We first need to decide what we actually need. There are many things we all keep at our desk but never use. It is important to remove everything and go through the things which we don’t use.
№2 — Top Drawer Items
There are work items that I use every day. Items like rubber bands, pens, highlighters, notepads, sticky notes, staplers, etc. If you use them on a regular basis, once a day, keep them in the top drawer for easy access.
№3 — Middle Drawer Items
This is where I keep things that are not regularly used, less than once. These are items like tape, large envelopes, binder clips, sharpies, and such. They are close by and orderly, but I don’t use them all the time so they don’t qualify for the top drawer.
№4 — Desk Top
I keep a jar full of pens on my desk for quick access as I am always jotting down notes throughout the day. Otherwise, I don’t store much on my desk.
№5 — Bottom Drawer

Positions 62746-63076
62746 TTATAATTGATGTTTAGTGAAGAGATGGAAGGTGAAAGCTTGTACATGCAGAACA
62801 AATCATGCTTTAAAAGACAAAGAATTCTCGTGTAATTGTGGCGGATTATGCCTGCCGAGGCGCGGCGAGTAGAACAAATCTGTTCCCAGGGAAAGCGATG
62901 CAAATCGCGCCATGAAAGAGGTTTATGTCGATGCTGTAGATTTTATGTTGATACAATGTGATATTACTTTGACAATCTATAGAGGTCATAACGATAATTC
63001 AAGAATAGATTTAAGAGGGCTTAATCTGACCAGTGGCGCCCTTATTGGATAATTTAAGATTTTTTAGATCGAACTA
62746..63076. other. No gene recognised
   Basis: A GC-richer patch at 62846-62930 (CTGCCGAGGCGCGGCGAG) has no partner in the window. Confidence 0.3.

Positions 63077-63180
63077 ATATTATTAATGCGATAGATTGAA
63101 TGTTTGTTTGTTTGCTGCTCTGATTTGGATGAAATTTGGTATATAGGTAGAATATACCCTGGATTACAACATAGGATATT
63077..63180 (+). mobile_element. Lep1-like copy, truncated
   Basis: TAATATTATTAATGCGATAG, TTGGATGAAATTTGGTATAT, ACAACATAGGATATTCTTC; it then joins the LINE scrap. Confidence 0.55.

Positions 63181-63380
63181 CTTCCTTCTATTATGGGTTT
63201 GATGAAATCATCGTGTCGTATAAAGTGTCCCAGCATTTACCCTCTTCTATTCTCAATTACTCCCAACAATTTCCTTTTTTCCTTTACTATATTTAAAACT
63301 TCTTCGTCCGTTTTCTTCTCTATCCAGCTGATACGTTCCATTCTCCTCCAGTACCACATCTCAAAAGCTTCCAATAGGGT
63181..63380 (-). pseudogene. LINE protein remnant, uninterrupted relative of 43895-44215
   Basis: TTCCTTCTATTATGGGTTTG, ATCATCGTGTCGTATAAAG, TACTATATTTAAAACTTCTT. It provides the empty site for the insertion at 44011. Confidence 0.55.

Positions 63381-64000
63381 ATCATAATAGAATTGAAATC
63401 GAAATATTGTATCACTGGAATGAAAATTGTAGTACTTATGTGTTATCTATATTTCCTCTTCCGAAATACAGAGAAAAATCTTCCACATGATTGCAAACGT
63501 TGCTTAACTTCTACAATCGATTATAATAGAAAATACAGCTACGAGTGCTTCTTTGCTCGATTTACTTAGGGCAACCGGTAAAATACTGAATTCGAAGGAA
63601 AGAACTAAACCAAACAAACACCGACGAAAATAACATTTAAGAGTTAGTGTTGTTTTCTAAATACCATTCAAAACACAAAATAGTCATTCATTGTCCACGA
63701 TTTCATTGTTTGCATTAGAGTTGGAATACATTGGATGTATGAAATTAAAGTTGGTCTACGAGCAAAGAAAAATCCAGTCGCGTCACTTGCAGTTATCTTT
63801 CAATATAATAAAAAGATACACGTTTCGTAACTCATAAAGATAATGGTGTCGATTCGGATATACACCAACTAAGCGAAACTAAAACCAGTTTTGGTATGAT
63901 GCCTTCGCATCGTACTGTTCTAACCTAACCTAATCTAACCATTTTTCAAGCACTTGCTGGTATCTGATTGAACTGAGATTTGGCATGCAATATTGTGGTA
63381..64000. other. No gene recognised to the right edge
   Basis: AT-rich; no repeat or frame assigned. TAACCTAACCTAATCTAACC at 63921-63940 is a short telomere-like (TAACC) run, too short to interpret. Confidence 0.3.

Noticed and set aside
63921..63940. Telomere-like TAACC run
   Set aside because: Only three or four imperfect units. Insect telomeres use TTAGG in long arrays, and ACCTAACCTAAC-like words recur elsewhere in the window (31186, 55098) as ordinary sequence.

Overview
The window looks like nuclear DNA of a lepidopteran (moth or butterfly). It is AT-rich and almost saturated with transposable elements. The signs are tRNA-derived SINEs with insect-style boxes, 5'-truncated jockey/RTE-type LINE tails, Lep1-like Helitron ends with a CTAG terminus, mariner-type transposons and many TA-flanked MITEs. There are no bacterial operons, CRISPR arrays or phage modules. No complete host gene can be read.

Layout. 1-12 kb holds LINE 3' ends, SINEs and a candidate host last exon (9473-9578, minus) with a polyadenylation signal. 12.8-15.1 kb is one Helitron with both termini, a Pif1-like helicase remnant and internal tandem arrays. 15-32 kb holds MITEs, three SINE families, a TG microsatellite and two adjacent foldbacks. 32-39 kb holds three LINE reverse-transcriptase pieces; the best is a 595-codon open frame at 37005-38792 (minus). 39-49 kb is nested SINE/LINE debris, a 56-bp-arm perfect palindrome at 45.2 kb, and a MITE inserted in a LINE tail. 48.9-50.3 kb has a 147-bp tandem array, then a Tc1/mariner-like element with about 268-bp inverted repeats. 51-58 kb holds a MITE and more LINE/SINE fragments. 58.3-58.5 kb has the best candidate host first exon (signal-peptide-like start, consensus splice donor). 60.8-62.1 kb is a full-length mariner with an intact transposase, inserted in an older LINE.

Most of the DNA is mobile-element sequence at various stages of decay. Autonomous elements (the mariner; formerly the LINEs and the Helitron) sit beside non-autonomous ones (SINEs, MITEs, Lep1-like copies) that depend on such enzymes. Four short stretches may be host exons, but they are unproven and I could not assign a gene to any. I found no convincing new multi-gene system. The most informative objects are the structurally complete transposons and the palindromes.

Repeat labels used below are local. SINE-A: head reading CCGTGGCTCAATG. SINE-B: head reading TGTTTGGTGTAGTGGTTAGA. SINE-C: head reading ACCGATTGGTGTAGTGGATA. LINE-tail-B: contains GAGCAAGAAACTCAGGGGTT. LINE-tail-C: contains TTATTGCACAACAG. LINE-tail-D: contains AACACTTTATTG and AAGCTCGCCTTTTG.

If I don’t use something more than once a week, it goes in the bottom filing drawer. This is about as random as a drawer gets for me. These items are nearby, but not typically used.
Don’t Get Overwhelmed by Cleaning
Our organization system does not need to be crazy, just focused on what we use daily, and what we use a few times a week. Once you know what those things are, organize your desk with those items in mind.
It will help make it easy to move from one task to the next and keep you moving without getting sidetracked looking for the paper clips.
How Do You Keep Your Files
This is one of the most important systems for work at home and work. When it comes to filing information, it is essential for quick reference. There are two specific filing areas I keep track of digital and paper.